A Hamburger Today
Miso-Charred Mushrooms and Black Rice Salad
I can't help it. I am addicted to self-improvement. At least in January, I can get away with it more easily when the rest of the world joins in. New year, new us.
I specialize in French recipes, as you know, and sometimes, those can be pretty not self-improving. I do, quite happily, fall prey to a beckoning potato gratin every now and again. But what I love about food is that you can not only take pleasure in eating, but also take care by eating. You can eat yourself well. I like that idea—in fact, at times, I cling to it. Those who read my posts will know that my maman taught me most of what I know about those gratins; she also, in times of sickness, taught me how to take care of my body. In my next few posts, I will share a bit of my other obsession: Food that is delicious, but devilishly healthy. I get a real smirking kick out of make something good, good for me. It feels like beating the system.
This dish is a fresh warm black rice salad, full of all green things and topped with miso-charred meaty portobello mushrooms. I first discovered black rice with my friend and nutritionist Jessie about a decade ago when she took me to the Union Square restaurant Republic, and I became obsessed with finding it. Thankfully, it's more readily available now. It's nutty, both in flavor and texture, and has more vitamins and nutrients than regular white rice, so the salad starts with a pretty good base.
A little secret to rice, which I picked up in France, is to boil it like pasta in a big pot of salted water. To that, I add edamame beans and strips of Savoy cabbage to quickly blanch them. Then, to the warm salad, I add cilantro, jalapeño, lime, and scallions. The dressing is light and simple: soy sauce, a dash of sesame oil, and rice vinegar. I let it steep together so the warm rice soaks up the flavors of the rest of the salad while I put together the miso-charred mushrooms.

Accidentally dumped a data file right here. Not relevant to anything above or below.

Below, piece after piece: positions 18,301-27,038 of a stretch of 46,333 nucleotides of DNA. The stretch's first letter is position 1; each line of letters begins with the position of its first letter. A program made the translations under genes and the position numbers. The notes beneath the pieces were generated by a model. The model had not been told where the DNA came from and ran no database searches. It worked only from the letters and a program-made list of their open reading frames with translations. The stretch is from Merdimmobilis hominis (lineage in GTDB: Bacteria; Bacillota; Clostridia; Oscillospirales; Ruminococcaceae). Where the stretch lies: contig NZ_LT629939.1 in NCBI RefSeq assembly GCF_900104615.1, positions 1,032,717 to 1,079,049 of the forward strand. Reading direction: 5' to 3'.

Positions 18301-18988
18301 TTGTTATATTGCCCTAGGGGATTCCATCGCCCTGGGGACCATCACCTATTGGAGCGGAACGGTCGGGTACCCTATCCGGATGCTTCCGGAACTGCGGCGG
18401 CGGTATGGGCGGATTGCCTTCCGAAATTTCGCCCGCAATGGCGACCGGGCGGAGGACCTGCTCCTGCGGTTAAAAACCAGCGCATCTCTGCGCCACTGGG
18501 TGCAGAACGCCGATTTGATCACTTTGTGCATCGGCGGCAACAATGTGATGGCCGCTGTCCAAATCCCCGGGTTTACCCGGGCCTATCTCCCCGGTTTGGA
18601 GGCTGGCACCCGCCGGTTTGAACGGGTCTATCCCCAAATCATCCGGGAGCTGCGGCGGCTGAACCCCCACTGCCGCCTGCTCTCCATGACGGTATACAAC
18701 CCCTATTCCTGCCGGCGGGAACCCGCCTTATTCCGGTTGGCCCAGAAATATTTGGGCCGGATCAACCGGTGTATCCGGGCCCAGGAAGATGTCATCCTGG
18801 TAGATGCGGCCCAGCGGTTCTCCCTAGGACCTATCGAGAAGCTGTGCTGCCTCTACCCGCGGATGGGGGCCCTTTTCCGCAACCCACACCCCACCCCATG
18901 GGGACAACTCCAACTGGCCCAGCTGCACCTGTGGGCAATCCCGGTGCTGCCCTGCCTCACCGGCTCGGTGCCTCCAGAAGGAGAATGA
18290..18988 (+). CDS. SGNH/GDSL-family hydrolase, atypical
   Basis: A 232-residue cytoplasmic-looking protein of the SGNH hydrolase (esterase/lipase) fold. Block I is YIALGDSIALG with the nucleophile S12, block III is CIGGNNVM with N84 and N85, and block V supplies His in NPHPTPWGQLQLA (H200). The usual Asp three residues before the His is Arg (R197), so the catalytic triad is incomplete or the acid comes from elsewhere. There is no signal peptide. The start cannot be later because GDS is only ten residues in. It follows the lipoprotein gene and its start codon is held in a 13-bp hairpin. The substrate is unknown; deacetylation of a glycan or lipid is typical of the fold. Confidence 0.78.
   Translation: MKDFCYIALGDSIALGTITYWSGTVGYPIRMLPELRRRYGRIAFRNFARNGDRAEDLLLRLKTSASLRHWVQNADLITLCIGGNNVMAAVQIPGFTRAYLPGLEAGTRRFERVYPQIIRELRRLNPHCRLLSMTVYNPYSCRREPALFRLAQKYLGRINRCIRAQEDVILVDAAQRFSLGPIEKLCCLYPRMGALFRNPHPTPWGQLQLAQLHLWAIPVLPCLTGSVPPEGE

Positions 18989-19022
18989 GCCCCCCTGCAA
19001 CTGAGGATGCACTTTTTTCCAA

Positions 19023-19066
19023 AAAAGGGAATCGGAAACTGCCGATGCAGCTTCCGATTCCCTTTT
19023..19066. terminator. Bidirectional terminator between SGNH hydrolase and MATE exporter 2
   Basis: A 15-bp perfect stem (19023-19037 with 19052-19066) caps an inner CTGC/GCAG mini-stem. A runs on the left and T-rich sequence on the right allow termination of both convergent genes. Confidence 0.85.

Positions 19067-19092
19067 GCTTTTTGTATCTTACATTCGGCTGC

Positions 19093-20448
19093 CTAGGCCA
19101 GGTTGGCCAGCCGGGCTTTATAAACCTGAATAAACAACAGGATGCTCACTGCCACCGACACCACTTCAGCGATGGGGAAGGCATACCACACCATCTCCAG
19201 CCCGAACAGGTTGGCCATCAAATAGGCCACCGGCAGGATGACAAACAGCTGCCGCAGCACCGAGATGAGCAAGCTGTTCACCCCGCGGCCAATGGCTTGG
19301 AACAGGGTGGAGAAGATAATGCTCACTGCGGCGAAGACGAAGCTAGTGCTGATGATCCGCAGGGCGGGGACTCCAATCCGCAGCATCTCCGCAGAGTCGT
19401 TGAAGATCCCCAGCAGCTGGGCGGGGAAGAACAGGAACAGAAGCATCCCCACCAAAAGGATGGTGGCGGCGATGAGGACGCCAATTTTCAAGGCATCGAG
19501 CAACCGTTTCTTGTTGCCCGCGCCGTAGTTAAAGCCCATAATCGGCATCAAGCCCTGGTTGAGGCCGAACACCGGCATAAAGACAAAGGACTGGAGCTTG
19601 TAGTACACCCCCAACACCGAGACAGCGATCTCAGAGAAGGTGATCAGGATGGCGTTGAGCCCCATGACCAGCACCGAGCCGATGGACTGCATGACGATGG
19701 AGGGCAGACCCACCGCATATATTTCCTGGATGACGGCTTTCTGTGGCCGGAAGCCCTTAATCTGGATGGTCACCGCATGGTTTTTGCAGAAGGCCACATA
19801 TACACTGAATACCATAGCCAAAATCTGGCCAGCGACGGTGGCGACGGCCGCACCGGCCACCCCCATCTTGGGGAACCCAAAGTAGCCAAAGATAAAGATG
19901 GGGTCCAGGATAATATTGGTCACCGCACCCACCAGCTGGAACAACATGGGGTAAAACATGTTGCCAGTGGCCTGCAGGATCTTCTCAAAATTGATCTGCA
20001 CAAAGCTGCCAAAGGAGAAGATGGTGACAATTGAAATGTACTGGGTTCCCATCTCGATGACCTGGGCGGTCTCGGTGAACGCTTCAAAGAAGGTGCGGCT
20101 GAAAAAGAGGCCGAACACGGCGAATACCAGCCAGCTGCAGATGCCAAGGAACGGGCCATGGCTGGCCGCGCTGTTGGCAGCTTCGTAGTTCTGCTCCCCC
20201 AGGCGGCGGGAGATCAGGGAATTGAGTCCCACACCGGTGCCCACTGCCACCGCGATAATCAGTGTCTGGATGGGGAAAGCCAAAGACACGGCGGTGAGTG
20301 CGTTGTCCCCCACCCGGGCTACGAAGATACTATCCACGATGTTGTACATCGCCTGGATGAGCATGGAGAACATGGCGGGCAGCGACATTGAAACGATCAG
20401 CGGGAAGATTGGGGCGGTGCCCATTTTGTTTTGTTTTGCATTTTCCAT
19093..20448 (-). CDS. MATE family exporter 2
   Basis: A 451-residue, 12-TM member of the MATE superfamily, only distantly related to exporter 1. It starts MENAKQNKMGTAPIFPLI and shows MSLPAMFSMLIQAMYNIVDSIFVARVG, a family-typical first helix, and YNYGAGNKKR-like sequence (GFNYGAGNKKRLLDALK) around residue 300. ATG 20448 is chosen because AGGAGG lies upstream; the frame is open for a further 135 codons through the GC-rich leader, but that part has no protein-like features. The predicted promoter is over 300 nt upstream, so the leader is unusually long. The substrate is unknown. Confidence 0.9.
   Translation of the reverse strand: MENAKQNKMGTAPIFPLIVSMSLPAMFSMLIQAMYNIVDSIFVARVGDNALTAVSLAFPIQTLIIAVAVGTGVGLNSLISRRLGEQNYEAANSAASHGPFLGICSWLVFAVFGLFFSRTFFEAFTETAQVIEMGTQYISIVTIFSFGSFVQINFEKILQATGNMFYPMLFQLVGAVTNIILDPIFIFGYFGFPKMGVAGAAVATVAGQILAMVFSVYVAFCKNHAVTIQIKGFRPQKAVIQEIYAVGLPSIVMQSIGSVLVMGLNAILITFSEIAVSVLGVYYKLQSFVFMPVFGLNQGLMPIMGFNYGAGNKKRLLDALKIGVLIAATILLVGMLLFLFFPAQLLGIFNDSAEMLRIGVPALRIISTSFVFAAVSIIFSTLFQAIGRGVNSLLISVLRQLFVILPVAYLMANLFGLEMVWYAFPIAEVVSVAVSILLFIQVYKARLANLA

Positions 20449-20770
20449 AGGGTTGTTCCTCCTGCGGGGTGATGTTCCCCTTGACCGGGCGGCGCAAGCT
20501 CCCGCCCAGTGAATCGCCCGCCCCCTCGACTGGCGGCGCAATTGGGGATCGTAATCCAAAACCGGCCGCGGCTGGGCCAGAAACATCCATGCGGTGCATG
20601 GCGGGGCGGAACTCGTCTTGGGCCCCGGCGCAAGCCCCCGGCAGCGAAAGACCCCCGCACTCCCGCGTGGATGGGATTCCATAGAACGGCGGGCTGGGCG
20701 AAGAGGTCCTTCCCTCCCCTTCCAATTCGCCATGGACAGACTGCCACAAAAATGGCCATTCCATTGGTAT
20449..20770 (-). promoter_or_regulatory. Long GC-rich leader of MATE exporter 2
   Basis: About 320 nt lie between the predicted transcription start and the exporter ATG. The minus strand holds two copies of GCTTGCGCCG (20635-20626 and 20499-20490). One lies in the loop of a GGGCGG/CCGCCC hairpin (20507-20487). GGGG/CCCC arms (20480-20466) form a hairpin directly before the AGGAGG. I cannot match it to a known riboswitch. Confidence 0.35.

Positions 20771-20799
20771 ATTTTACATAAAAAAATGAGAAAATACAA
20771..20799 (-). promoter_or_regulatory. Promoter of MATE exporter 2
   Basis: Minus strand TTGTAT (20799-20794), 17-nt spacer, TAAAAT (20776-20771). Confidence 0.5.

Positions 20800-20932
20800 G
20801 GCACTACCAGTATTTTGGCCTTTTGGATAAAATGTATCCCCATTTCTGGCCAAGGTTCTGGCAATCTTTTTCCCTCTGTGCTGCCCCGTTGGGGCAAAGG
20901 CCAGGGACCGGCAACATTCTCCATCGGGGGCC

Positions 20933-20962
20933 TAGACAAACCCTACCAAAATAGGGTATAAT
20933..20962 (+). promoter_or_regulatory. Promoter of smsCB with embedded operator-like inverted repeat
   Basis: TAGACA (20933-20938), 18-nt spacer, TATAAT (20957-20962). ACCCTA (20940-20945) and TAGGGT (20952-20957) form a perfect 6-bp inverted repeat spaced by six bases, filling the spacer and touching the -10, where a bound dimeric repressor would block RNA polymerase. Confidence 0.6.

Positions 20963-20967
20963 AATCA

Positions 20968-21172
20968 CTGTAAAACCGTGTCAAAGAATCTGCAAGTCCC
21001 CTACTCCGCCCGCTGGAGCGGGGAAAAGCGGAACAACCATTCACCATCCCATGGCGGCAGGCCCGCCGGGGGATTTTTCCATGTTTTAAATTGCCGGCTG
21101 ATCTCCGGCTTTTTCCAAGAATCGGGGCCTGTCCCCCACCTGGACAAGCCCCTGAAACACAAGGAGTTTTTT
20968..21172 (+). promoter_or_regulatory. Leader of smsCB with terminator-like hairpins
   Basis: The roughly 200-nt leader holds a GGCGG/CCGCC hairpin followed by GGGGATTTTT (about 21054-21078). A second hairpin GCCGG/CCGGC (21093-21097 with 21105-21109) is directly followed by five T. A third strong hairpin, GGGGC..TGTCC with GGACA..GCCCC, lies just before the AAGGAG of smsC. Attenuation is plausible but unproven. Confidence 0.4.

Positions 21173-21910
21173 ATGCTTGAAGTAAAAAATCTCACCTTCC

Another dish to which Jessie also introduced me was miso black cod—my inspiration for these mushrooms. I smother the Portobello caps in a mixture of freshly grated ginger, sweet mirin, and white miso paste. I char the mushrooms under the broiler, and as they wilt and become juicy, the sweet and spicy marinade caramelizes and bubbles up. It is so good.
I thickly slice the mushrooms, almost like steak, and perch them atop a pile of the warm black rice salad, studded with little flecks of green. The dish is light, but intensely savory, and fresh. It just makes you feel good, better—even, improved.
As we always toast in my house on New Year's, santé!
About the author: Kerry Saretsky is the creator of French Revolution Food, where she reinvents her family's classic French recipes in a fresh, chic, modern way.